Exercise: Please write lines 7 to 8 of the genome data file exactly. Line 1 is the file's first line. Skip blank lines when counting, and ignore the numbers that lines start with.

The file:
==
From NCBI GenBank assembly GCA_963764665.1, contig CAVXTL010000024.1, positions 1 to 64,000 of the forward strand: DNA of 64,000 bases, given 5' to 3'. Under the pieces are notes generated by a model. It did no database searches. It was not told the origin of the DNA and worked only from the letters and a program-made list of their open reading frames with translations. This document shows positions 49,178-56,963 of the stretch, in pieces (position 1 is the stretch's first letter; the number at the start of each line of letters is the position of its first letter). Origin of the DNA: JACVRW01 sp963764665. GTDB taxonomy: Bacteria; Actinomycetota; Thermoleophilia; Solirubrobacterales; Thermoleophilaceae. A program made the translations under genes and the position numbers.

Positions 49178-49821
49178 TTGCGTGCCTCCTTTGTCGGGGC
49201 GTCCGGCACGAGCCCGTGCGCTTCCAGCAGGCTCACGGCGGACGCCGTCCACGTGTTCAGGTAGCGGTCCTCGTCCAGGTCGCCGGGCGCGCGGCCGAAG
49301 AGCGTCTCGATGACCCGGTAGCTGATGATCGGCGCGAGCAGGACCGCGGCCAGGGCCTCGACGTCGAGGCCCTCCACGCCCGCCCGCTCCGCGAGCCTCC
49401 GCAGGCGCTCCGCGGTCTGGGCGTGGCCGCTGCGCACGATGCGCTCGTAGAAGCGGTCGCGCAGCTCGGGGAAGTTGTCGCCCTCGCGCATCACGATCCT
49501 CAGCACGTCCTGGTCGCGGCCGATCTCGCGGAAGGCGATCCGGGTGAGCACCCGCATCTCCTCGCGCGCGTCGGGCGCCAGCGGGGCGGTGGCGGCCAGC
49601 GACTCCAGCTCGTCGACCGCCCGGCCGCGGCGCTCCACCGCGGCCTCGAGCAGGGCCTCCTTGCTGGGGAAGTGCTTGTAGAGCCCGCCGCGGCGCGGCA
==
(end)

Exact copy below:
49501 CAGCACGTCCTGGTCGCGGCCGATCTCGCGGAAGGCGATCCGGGTGAGCACCCGCATCTCCTCGCGCGCGTCGGGCGCCAGCGGGGCGGTGGCGGCCAGC
49601 GACTCCAGCTCGTCGACCGCCCGGCCGCGGCGCTCCACCGCGGCCTCGAGCAGGGCCTCCTTGCTGGGGAAGTGCTTGTAGAGCCCGCCGCGGCGCGGCA